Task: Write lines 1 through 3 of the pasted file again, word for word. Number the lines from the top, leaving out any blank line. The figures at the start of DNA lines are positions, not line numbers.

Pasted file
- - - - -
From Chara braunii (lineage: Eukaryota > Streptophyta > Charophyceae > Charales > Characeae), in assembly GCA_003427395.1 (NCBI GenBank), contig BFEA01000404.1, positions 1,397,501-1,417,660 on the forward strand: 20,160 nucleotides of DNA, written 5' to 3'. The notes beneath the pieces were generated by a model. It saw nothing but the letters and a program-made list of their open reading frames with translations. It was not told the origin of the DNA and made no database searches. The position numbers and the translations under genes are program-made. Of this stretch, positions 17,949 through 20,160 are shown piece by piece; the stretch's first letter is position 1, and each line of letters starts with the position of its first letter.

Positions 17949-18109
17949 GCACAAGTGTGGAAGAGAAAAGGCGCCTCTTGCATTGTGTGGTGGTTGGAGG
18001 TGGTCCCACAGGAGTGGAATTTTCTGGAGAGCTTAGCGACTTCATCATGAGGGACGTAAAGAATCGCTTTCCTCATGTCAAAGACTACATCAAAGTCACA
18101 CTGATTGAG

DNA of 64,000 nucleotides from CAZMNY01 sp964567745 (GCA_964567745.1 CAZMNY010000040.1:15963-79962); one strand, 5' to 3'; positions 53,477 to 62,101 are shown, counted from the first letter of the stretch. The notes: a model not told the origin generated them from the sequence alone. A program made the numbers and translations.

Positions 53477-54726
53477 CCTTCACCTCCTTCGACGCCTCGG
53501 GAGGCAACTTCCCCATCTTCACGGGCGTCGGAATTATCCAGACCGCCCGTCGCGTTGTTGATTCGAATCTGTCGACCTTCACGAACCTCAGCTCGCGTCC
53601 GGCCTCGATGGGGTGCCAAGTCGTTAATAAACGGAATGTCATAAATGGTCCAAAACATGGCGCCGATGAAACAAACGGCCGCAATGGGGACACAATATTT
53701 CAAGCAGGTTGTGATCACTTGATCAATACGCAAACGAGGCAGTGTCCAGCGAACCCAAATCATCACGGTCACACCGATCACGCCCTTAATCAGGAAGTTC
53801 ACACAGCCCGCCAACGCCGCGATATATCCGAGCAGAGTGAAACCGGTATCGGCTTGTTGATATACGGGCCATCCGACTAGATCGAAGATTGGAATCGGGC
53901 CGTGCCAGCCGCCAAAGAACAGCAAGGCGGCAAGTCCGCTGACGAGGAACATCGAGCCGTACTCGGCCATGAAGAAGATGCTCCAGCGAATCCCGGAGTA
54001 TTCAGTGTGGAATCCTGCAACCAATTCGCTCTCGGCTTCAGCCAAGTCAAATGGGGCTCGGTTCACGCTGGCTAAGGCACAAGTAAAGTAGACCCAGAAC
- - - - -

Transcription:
From Chara braunii (lineage: Eukaryota > Streptophyta > Charophyceae > Charales > Characeae), in assembly GCA_003427395.1 (NCBI GenBank), contig BFEA01000404.1, positions 1,397,501-1,417,660 on the forward strand: 20,160 nucleotides of DNA, written 5' to 3'. The notes beneath the pieces were generated by a model. It saw nothing but the letters and a program-made list of their open reading frames with translations. It was not told the origin of the DNA and made no database searches. The position numbers and the translations under genes are program-made. Of this stretch, positions 17,949 through 20,160 are shown piece by piece; the stretch's first letter is position 1, and each line of letters starts with the position of its first letter.

Positions 17949-18109
17949 GCACAAGTGTGGAAGAGAAAAGGCGCCTCTTGCATTGTGTGGTGGTTGGAGG